One year ago, through tears of pain, Cam asked me to “make it stop”. One year ago, we were introduced to a challenge that will affect our family for the rest of our lives. One year ago, Cam was confirmed a Celiac. Not many families will celebrate an anniversary of the discovery of a “disease”. But we don’t see what we have been challenged with to be anything but an opportunity. One year ago, we were given the chance to help our son; to allow him to feel better and to provide him some freedoms that had been lost to him. And from what we have discovered over the course of this past year, we consider ourselves lucky.
Did you know that 83% of the people who have celiac disease don’t know that they even have it? Did you know that this number jumps to 95% when the demographic is children? Think about that. Only 5% of children who suffer from celiac are properly diagnosed. With over 300 symptoms, ranging from intestinal issues to brain fog to even partial blindness, celiac patients are often given the wrong answer to their question of why they feel the way that they do. We are lucky.
But in hindsight, looking back over the past 12 months, we have been lucky in so many other ways. Every day, I remind my son of how blessed we are to have my wife be his “personal” chef. She has embraced the challenge presented to her, changed everything that she had traditionally learned and has made herself a tremendous maker of gluten-free meals. In our house, everyone has the same dinner. There is no separating what is being served based on someone’s likes or another’s dietary concerns. The pressure to produce is on her every meal and she knocks it out of the park every time. I didn’t fully appreciate how special she truly is until we were participating in a gluten-free Twitter chat last week. During the course of the chat, she remarked how she could feel the difference in the gluten-free flours and doughs that she uses in comparison with wheat flour dough. Yep, she feels the difference between the two with her hands. Not only did she win the admiration of the chat participants, she further solidified my belief that she is my son’s greatest asset. We are lucky.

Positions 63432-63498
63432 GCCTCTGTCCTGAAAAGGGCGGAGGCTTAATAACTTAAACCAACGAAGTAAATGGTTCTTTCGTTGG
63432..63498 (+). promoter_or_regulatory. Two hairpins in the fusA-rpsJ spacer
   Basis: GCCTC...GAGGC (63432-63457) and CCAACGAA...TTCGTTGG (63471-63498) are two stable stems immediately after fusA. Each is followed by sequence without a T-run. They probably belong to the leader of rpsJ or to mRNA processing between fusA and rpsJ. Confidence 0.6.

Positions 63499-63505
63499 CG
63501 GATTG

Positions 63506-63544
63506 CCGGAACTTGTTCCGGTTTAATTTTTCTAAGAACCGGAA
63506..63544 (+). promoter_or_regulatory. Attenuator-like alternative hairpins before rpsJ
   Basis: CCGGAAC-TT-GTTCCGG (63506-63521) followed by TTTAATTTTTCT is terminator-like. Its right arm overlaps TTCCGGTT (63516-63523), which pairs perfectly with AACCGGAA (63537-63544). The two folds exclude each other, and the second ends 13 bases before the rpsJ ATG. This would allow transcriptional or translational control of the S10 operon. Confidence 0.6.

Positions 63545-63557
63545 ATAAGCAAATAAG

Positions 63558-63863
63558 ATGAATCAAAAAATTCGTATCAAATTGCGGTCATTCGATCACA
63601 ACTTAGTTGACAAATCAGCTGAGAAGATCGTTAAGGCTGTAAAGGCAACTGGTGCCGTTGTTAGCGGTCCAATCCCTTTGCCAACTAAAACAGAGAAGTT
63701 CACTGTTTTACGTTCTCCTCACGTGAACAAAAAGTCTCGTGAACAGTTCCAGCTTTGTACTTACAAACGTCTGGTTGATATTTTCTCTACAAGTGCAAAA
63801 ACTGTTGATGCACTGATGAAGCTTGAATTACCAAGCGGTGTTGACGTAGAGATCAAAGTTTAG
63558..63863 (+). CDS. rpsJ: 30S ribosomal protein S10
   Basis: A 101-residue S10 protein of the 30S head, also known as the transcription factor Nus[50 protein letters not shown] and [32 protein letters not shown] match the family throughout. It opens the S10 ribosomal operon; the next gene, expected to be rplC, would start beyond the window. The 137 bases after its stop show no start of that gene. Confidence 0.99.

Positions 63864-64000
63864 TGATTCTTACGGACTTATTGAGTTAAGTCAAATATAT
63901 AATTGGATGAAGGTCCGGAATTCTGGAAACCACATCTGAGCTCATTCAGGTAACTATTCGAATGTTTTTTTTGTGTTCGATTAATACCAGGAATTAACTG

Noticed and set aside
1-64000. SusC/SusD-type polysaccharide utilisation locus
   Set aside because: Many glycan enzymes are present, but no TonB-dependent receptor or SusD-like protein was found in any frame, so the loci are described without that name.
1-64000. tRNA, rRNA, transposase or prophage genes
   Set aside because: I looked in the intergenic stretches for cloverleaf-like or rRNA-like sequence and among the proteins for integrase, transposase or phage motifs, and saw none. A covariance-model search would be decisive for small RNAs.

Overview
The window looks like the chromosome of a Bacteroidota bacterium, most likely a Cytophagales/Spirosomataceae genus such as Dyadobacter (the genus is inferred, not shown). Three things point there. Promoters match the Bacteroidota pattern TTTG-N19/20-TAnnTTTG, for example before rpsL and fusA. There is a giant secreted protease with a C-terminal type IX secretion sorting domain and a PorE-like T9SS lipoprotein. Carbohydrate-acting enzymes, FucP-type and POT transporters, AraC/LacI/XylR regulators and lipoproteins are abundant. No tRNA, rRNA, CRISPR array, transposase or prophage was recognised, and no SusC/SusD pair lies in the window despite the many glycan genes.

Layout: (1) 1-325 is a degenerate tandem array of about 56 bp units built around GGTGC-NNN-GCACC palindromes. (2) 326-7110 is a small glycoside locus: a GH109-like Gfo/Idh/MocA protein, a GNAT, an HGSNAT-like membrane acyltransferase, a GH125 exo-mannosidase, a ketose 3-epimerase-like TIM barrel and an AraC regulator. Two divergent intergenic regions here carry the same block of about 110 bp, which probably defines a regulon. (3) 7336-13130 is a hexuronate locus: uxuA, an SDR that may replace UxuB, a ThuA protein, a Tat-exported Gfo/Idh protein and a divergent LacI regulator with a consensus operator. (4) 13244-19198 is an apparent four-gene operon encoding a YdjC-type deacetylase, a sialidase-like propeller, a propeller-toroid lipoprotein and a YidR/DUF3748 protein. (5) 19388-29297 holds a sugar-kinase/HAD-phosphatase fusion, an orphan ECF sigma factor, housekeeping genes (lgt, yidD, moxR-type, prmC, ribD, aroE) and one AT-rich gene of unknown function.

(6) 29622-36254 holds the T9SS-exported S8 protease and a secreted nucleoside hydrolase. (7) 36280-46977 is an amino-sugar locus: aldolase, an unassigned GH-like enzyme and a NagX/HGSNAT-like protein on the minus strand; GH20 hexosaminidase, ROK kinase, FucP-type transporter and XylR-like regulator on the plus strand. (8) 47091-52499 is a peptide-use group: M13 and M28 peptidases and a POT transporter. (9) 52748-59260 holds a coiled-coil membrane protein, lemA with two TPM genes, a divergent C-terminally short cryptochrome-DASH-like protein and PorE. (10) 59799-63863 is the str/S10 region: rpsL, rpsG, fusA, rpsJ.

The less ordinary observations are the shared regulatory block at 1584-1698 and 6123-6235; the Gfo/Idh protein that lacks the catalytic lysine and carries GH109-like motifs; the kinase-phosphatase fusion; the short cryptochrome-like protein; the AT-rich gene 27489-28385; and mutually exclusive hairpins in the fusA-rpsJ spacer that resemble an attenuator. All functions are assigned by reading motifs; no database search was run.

Speaking of chat participants, that is another area where we have been lucky. Through this blog, participation on social media channels such as Twitter and in experiencing random acts of kindness, we have met and become part of a caring and thoughtful gluten-free community. The support that we receive from people, some that we have never even met in person, has been tremendous. These relationships have not only showed Cam that he’s not alone in this journey but it has led to memories for him such as his life-changing week at summer camp and the awe-inspiring experience we had at the Final Four. Even my life has changed as there have been doors opened for me, professionally, to become a bigger part of this community and to continue to advocate on his behalf. We are lucky.
But aside from all of this wonderful support, in both our personal and our professional lives, my wife and I realize that where we are the most lucky is with Cam himself. Time and time again, he has proven to us that he can handle a situation such as the one he has been given. He knows that these are the cards that he has been dealt in his life and, with this in mind, he focuses on the solutions rather than dwell on his problems. He knows that he is his biggest advocate and we could not have asked for a better kid. We are lucky.
So, on this one year anniversary of his diagnosis, I am not celebrating his “disease”. I am celebrating him. I love you, B.